The Certificate in Public Health Genetics (CPHG) is a program for students pursuing a graduate degree at the University of Michigan School of Public Health. View a slideshow providing an overview of the program (PDF).
The purpose of CPHG is to provide graduates with a base of knowledge and skills in public health genetics that will enable them to function as public health professionals at the cutting edge of this important new field. Students are trained to incorporate a knowledge of how genes, together with the environment and behavior, influence health and apply this insight into their area of practice or research. All areas of public health can be improved and expanded by examining the role of genetics in public health issues.
This is nota degree-granting program. The School of Public Health believes that public health genetics is an inherently cross-disciplinary field of study that requires experience in multiple public health disciplines. Therefore, the certificate program is done in conjunction with a departmental graduate degree program at the School of Public Health. Completion of the requirements is indicated on a graduate's transcript and on a certificate of completion.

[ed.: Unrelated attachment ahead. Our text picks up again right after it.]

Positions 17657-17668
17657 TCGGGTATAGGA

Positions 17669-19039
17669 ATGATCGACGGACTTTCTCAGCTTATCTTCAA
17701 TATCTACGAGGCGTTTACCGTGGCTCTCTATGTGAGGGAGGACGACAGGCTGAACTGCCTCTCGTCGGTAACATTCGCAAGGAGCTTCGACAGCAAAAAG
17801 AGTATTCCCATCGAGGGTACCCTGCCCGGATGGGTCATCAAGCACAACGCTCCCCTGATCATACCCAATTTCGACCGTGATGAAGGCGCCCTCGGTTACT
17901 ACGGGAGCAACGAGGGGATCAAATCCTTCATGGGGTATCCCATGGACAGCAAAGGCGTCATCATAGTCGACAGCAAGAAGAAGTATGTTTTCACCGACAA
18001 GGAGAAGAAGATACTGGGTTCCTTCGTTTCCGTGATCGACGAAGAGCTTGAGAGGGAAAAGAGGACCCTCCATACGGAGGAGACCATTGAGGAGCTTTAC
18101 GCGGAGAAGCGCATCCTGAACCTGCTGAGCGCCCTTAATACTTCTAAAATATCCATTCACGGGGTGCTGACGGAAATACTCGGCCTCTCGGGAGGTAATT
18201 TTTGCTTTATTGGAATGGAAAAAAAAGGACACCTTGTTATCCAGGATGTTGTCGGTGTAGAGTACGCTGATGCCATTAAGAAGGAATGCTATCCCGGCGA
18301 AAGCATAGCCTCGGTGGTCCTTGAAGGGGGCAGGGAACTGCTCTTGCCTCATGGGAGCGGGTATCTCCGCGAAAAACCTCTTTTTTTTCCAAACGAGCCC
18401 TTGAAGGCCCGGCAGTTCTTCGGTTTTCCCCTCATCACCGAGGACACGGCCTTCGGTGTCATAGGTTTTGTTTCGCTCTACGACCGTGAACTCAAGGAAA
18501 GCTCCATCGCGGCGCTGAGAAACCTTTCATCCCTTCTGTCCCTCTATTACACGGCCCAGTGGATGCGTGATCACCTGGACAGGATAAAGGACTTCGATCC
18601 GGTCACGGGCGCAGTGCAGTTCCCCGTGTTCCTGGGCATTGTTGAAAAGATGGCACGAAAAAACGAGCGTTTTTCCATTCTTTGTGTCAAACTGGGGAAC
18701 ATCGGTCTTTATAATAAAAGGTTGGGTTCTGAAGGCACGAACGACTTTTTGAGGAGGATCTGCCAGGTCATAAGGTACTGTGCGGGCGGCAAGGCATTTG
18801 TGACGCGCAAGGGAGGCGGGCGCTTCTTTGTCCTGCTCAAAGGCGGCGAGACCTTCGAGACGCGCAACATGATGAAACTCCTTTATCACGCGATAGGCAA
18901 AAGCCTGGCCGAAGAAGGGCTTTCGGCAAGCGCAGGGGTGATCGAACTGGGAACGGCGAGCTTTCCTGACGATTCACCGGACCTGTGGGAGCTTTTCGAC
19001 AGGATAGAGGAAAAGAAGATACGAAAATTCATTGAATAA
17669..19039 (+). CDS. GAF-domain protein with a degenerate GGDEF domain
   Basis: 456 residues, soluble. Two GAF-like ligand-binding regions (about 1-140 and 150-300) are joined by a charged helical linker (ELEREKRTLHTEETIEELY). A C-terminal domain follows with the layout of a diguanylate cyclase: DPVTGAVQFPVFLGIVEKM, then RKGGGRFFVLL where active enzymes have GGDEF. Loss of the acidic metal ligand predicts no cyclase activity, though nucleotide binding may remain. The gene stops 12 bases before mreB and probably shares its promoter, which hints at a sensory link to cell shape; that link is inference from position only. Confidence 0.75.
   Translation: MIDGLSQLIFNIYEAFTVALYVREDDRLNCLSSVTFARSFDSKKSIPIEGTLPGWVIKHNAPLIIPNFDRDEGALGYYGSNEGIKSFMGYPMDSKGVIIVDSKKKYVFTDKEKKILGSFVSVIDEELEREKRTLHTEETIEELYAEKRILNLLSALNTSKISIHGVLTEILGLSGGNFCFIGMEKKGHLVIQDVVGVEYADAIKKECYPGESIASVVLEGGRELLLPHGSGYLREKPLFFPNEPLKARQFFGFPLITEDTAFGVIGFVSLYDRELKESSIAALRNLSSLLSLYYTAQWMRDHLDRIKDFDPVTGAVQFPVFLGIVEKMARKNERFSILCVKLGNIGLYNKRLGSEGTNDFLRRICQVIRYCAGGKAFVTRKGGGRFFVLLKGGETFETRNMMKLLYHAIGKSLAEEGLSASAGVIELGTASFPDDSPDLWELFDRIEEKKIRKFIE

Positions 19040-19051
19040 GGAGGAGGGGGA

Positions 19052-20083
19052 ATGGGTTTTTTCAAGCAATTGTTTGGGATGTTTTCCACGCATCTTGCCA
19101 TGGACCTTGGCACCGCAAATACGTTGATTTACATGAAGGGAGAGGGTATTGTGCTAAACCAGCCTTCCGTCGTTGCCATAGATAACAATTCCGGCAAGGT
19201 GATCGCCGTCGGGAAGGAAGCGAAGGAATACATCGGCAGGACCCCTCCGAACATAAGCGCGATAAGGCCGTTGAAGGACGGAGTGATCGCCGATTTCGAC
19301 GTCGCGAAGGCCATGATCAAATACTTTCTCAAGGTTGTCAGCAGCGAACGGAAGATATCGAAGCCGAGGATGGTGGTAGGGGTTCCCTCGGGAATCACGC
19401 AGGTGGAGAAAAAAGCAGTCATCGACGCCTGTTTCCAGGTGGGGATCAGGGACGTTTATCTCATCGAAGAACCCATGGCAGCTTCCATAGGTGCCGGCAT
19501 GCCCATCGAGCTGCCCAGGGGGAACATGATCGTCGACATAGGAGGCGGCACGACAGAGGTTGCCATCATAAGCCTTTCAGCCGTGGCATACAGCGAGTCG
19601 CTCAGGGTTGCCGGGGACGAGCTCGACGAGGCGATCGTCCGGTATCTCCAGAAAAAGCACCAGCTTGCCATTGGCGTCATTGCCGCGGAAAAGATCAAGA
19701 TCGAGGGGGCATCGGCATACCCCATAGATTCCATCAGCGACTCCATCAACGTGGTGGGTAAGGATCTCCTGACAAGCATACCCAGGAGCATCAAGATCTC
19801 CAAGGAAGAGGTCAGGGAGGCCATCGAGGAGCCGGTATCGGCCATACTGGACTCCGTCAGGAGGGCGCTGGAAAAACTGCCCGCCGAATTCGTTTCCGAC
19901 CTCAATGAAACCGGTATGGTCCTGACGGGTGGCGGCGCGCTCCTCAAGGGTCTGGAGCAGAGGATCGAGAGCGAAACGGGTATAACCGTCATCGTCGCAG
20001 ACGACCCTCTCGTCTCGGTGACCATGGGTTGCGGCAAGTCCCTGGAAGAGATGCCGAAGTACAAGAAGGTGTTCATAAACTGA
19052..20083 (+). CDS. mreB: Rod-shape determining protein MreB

The 11 credits of coursework can typically be completed in two years by a student enrolled in a 60-credit departmental masters-degree program, without adding additional credit hours, by using their program's elective credits. Students must receive a B or higher in each of the courses they plan to use to fulfill the requirements of the Certificate.
Students are also strongly encouraged to participate in special events (including speakers, presentations, receptions, dinners, etc.) that are organized for, or relevant to, to CPHG, and consider additional coursework when possible. More on course requirements.
Before beginning work towards their departmental graduate degree in public health, students are assigned a faculty advisor that is a part of both the student's department and a Public Health Genetics faculty member. These advisors assist students with course selection and help them identify internship, job, and research opportunities in genetics-related areas. Students should contact their Departmental Student Services Representative with questions regarding faculty advising.
Doctoral students in the School of Public Health should work with their mentor or to outline a course schedule that fits their needs and backgrounds.